Friday, July 31, 2009

Hampton Designer Showhouse: Great Room by KA Design Group

The Great Room designed by KA Design Group at the Hampton Designer Showhouse was also one of my favorite rooms. I think mostly because the design is what I wish we could have done to the Hamptons house I worked on last summer. It's full of really great textures and colors that act as a wonderful backdrop to the drop dead gorgeous art! According to the designers Kenneth Alpert and Andrew Petronio, they designed the Great Room in a style that is the "softer side of modern."

I really love the center table in the room that seems to anchor the room and can be used for meals or games as well as display.

The color scheme is chocolate brown and white with pops of pink. The walls are a beautiful Venetian plaster that reflects the light while the chocolate brown upholstery on the chaise chairs has a great nap that absorbs light. The pink curtains are a hot pink taffeta that help set the stage for the "eclectic blend of modern antique furniture."

Here a small Julian Opie sculpture perches a top a marble topped side table.

My absolute favorite aspect of the room are the three large Bing Wright photographs that extend the room like windows. The wicker furniture also reminds you that you are near the beach.

The designers were able to borrow an amazing collection of art from Salon 94 including two Marilyn Minter photographs, one of which is seen in this vignette.

You can see an example of another natural and traditional material used in a novel way in this room. The grass cloth was cut into squares to cover the cover ceiling and is juxtaposed with a very modern light fixture.

This room is probably not what people would immediately think of for a beach house but it illustrates that there are different styles for different people. I like to think of this room as what an art collector who lives in Manhattan might want live when they are away for the weekend. And you can certainly take a lot of great ideas from this room for your own home. Bon Weekend!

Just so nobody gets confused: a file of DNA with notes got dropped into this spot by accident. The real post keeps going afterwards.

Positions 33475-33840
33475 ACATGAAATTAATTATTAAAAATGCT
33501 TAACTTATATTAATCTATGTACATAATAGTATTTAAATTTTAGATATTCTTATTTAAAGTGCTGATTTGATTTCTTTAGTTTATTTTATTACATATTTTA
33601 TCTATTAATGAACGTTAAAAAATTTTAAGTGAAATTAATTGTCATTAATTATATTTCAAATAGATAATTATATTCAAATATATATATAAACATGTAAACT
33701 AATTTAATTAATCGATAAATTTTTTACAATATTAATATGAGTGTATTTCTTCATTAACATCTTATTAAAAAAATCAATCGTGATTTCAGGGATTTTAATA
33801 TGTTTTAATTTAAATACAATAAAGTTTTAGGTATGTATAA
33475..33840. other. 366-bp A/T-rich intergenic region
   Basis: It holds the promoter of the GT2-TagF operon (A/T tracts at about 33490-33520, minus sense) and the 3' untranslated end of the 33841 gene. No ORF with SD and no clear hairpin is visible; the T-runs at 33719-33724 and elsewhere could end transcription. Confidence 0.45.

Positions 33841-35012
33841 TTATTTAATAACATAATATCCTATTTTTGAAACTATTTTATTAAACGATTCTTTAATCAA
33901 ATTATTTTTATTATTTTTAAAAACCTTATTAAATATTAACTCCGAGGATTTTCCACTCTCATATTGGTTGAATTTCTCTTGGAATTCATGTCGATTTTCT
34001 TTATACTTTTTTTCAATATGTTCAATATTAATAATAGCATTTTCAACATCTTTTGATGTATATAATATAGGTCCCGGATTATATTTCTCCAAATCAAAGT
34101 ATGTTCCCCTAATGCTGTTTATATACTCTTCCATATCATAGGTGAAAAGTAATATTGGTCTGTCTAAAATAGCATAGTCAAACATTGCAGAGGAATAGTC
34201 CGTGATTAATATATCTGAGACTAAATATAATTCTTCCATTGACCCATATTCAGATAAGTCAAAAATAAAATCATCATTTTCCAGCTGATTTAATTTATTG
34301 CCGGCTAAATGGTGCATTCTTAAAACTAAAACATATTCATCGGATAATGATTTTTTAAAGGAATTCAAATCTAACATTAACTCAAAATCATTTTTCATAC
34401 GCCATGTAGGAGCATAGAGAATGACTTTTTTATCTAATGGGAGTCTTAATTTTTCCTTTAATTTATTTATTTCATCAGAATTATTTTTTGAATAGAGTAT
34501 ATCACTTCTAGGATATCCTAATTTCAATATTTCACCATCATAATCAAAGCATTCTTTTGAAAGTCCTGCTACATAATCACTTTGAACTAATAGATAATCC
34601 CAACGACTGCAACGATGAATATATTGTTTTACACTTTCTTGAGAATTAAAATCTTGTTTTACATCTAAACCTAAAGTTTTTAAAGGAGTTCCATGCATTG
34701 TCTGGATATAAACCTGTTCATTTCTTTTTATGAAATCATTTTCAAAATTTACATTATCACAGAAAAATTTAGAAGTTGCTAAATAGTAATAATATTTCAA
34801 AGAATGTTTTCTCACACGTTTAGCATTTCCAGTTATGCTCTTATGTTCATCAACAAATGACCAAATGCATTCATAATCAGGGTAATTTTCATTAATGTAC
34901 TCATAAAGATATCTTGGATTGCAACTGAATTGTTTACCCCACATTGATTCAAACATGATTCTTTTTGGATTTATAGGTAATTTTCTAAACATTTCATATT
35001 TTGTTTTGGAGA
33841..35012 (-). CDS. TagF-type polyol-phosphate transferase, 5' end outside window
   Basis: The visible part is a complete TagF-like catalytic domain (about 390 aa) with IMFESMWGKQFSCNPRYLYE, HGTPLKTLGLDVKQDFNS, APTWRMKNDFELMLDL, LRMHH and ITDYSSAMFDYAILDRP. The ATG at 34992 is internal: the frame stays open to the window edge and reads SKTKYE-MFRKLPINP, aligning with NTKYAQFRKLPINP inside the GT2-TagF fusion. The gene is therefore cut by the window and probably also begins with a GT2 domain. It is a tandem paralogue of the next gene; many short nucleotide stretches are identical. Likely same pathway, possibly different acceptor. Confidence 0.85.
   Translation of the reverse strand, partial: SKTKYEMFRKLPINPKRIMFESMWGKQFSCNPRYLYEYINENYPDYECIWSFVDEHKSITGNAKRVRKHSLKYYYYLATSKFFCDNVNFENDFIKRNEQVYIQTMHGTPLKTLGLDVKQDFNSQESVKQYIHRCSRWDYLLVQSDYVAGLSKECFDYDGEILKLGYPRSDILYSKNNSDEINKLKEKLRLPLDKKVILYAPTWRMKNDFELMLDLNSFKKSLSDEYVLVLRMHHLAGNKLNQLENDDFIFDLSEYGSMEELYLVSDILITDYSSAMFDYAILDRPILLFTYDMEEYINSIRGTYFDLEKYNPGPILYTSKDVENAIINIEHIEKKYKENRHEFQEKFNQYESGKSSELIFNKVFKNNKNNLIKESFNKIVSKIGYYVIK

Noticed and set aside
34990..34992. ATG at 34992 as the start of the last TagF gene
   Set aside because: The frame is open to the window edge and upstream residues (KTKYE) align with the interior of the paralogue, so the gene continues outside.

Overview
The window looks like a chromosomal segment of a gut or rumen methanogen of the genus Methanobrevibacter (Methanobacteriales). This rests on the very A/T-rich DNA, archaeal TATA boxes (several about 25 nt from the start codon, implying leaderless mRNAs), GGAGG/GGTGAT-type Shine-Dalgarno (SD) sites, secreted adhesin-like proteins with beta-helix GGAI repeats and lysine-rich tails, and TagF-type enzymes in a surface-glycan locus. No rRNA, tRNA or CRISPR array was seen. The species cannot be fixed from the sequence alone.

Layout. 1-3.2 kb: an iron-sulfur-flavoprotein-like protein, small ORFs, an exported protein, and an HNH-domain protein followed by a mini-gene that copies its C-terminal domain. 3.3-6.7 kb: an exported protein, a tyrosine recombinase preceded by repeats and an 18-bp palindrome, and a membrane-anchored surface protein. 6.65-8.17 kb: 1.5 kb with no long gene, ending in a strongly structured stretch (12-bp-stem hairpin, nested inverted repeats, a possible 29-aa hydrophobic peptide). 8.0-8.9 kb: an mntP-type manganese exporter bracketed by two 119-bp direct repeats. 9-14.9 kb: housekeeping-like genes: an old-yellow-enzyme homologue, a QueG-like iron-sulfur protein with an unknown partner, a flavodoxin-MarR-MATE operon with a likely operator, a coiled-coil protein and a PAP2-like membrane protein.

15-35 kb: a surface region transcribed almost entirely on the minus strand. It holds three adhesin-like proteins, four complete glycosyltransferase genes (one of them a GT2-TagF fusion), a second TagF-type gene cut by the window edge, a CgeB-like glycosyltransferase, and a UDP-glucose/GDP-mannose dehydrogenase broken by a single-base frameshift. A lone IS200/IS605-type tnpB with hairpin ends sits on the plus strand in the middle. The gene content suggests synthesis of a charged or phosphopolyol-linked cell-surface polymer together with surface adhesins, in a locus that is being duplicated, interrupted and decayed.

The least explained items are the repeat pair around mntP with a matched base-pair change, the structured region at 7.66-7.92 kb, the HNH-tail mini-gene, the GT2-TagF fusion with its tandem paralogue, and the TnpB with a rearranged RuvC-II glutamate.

Photos by Heather Clawson

DIY hacked cold frame for the garden

Lorene presents us with her "urban hillybilly chic" hack - a cold frame to protect your vegetable patch from chilly weather. Anyways, if you're one with a green thumb, better start scoring some cheap Gorm shelving from the as-is. You'll probably be wishing you did in ... er ... Jan?

She says, "Cold frames are devices to protect your tender vegetables from wet, chilly weather. They are a god send in cool climates when you’re itching to plant and Mother Nature thinks winter is not quite over yet."

See her instructions for the DIY cold frame for the garden.

Thursday, July 30, 2009

Get dirrty.

Sorry, I couldn't resist channeling Christina for a second. I have so many little projects I have wanted to share with you, but when I asked on Twitter -- the vote was for the outdoor project, so here. we. go.

This one isn't nearly isn't as fabulous as the deck, and again, I feel like I'm probably preachin' to the choir. I'm sure most of you already know these tricks, but I like to share with the group. I'm nice like that.

When you buy your hanging baskets or plants, you can make them look like a million bucks by just replanting them out of the cheap plastic containers and into your own.

OK, they won't like a million bucks, but maybe $20.

I showed you these planters for the deck from Goodwill last week -- a steal at $2.99 each:
I had a vision for them, so I spray painted them and then wasn't sure if I was going to plant anything for the rest of the summer/fall. Who was I kidding. Unfinished projects make me twitch. Shake. Shudder. Itch.

I found some beautiful plants for cheap and got moving. Most of the time, your decorative pots will have holes on the bottom, but if they don't, or if you'd like to put more in them, all you need is a drill and a large drill bit:

Just put a few holes in the bottom -- for plastic containers, any drill bit should work. These planters are a weird fiberglass kind of material, so I used one made for cement. I put five holes in the bottom of each. As is mentioned, even if your planters have holes, you'll probably want to put a few more in. It never hurts to have a little more drainage. (I feel like I just said "holes" 15 times.)

Anyhoo, after that, instead of buying a ton of of expensive potting soil -- try this little trick. Keep the plastic planters from the plants you plant, (wait, huh?), and before you put the soil in, put the old plastic planters in first: